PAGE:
Chad Haga blog: Joy, relief, and grief in Verona
As the final week of the Giro d'Italia ticked by, I tried to make a note of things I could write about in my final blog about the race. Aside from the bone-chilling descent off the Mortirolo and an exciting ‘will they/won’t they’ breakaway finale, I wasn’t left with much. But then, as I’m sure you’ve seen by now, I had a pretty special day in Verona.
For two weeks – ever since the time trial on stage 9 went so well for me – I had been counting down the days until Verona.
I helped my teammates where I could as they continued to fight for breakaway success, but every time the race started to explode, I jumped on the gruppetto train rather than go into the red. It’s not exciting, and it’s definitely a gamble to pass up opportunities, but I was committed to my choice.
That’s not to say that I had an easy ride… The Giro d’Italia is anything but easy, and I actually suffered quite a lot; with the mindset of saving my legs, every effort hurt doubly because I didn’t want to hurt. I had my doubts at times. I wondered how much I was really saving, and whether guys like Roglic would be as tired as I needed them to be by the time they rolled down the start ramp.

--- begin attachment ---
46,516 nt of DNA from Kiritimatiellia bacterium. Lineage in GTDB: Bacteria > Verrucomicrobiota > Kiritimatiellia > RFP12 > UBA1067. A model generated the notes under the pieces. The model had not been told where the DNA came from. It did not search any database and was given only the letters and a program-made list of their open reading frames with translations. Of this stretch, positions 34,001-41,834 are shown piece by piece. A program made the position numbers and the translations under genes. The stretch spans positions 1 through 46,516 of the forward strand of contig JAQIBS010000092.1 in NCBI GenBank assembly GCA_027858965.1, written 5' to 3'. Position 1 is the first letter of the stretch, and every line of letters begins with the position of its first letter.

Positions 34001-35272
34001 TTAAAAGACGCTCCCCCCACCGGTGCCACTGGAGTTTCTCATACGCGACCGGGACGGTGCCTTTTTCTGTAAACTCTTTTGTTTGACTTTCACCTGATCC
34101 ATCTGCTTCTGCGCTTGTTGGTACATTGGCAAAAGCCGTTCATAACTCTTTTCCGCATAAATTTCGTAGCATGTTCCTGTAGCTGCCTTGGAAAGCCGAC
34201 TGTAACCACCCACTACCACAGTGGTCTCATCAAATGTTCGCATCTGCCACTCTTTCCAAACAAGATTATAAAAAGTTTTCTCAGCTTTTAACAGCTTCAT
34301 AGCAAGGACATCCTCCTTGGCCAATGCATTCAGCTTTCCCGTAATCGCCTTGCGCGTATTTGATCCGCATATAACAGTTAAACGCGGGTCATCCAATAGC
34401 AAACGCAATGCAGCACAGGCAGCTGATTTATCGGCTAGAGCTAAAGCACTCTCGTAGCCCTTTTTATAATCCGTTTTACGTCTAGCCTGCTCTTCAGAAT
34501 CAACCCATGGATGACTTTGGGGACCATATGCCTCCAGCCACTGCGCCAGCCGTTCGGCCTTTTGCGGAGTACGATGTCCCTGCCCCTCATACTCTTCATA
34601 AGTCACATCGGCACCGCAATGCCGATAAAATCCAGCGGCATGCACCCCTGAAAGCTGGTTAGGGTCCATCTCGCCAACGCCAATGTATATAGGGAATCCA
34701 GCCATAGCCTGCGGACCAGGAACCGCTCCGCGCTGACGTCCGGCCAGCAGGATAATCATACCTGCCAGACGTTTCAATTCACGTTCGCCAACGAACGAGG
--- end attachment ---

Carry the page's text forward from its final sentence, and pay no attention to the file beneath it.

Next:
With just five climbs between me and the time trial, I started stage 20 prepared to suffer. We hit the first climb and the race immediately exploded, but I found myself cruising past dropped riders, not even feeling the effort. “Whoa,” I thought, as I realized that my plan had worked and I floated up the first climb. I told my director, “These legs can win tomorrow, I just need to get them to the finish today,” and settled in for a long day.
The exasperated cries of “piano!” and “gruppetto!” every time guys felt like the pace was too high became music to my ears, as it was a reminder that most of the peloton was struggling. 6000kJ later, I hopped off my bike and bounded up the steps to the bus. I was tired, but in a great mood after laying the groundwork for a great time trial, and set to work getting everything in order for the next day.
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